Furnace Maintenance Heats Up

October 30, 2000
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Most heating contractors have a standard schedule of maintenance items to be checked when their service technicians are performing a preventative maintenance service. But it is often the little, overlooked details that can be the key to preventing problems and saving you — and your customers — time and money.

Among those items I’d like to talk about are those that involve safety issues, are not commonly known, or those that can be beneficial to service techs with some further explanation.

Because of limited space and the importance of the combustion system, I have left out the electrical portion of the natural draft furnace.



Cleaning Up Soot

When a furnace is being cleaned, it can be tempting to only clean those furnaces that appear dirty.

One of the most common indicators of a dirty furnace is soot accumulation on the vestibule and in the heat exchanger, flue diverter, and flue pipe. Few technicians want to see this, because it entails tedious and messy work to clean up properly.

However, many times this could have been avoided during previous maintenance checks by cleaning the furnace before it began to look dirty. Some of the things that cause a furnace to soot can be easily prevented. Here are some tips.

  • Burners: Linear-type burners start getting dirty long before the problem can be spotted visually. The primary air entering the burner air inlet and exiting the burner with the natural gas draws dust particles with it. These dust particles begin to form an almost invisible coating of “lint” on the underside of the burner gas outlet. (See Figure 1.)
  • This coating of dust particles slowly builds up and changes the combustion characteristics of the burner until the combustion becomes rich and begins to soot the furnace. Burners developing this problem rarely appear dirty — unless they are critically inspected.

    A solution to this problem is to arbitrarily blow the burners out with nitrogen during maintenance. This eliminates this problem from occurring if done routinely.

  • Pilot assemblies: On occasion, you may run across a pilot that appears to be burning too rich (too yellow). This can be caused by debris in the gas orifice or in the primary air inlet of the pilot assembly. Pilots that have primary air inlets are known as aerated pilots. (See Figure 2.)
  • Most pilot assemblies do not have a primary air inlet, but those that do are not easily spotted because the air inlet is often hidden from sight.

    - If you suspect that a pilot is burning too rich, a simple fix is to remove the pilot tubing from the gas valve and blow nitrogen through the entire assembly. If the assembly has a primary air inlet, it will probably be purged if enough pressure is used.

    - If purging with nitrogen does not correct the problem, remove the assembly from the furnace and disassemble it. There may be debris behind the pilot orifice. I have found machines where bugs have built critter condos in the assembly, and close inspection was the only solution.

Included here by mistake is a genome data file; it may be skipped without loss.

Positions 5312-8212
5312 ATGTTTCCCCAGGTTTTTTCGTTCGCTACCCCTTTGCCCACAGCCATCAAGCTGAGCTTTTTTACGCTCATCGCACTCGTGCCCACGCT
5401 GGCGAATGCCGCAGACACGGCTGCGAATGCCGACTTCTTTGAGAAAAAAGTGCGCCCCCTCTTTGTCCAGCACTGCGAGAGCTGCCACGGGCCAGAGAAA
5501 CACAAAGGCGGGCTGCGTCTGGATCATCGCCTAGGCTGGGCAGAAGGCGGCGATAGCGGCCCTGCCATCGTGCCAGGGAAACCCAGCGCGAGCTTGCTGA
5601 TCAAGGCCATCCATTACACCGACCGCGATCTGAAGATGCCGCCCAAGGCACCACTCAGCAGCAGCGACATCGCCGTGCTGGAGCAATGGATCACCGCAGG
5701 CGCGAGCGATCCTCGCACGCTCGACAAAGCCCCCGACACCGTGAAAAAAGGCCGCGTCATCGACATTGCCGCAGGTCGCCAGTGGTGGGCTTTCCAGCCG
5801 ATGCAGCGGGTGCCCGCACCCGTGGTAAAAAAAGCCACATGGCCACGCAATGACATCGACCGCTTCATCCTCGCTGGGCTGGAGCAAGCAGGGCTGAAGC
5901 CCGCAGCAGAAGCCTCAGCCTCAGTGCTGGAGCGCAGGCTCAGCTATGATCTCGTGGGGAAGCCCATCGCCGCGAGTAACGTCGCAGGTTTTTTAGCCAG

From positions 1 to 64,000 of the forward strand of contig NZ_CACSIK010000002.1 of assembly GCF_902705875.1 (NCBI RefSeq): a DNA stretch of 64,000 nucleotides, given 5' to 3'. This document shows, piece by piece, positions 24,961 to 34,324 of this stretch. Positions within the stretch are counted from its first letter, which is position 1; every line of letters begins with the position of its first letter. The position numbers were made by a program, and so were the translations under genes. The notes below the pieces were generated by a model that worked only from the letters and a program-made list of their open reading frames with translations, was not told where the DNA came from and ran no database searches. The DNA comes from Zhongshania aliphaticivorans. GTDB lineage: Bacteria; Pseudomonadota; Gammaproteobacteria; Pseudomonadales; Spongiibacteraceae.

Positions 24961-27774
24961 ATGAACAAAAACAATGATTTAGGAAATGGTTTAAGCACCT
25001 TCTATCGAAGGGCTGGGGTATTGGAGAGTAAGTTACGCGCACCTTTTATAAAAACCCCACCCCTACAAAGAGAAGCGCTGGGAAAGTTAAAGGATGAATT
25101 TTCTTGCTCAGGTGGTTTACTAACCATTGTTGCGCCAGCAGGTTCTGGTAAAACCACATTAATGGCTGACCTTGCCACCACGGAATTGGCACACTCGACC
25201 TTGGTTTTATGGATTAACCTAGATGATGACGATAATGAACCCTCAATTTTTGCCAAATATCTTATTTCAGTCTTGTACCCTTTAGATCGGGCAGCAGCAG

• Heat exchangers: Many heat exchangers have baffles in them to slow down the combustion products, which enables more heat removal before they exit the furnace. These are not easily seen.
  • – If they become sooted up, they can cause drafting problems that can easily be overlooked when cleaning the furnace. They are inserted in the exchanger outlet and must be accessed by removing the draft diverter. (See Figure 3.) These must be removed to properly clean a heat exchanger.

  • Flue caps: When inspecting a furnace, ensure that the flue cap is in place. If it is missing, the flue will not draft properly, and the furnace can soot up.
  • – If a furnace is sooted, make sure the flue cap is not clogged with soot. A clogged flue cap will make the furnace soot up again in no time. If you go to the trouble of cleaning a sooted furnace and don’t clean the flue cap, you have wasted your time and your customer’s money.

    NEXT WEEK: Maintenance of the combustion air system, and a word on heat exchangers.

    Leonard is president of Total Tech HVACR Training, Phoenix, AZ. His firm specializes in service, installation, and application training for service technicians. He can be reached at 602-943-2517.

    Publication date: 10/30/2000

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    Armstrong 100K BTU upflow furnace

    everett palmer
    December 24, 2008
    I've been up all night trying to figure out why my furnace flame keeps rolling out, taking out my rollout switch and putting the furnace into lockout. Internet info indicates that it is soot blockage of the exhaust path. However, it is a forced draft (induced) exhaust and does not seem to be blocked. Could this be caused by an incorrectly adjusted pressure regulator at the (propane) tank or the gas valve? The flame, although blue, starts up fine and then kind of "sags" only on one or two of the four burners. Then all the burners will shut off entirely.

    furnace failure

    Clyde Z
    January 9, 2012
    Your problem is that your burner tubes need cleaning. The reason why your furnace is locking out is a safety matter. FLAME SENSOR not sensing the flame so it locks out the furnace. So, I believe you need to clean your burner tubes (thats where the actual flames come out). Could be easy repair or cleaning, it all depends on how your burn tubes are connected to the manifold. Good Luck

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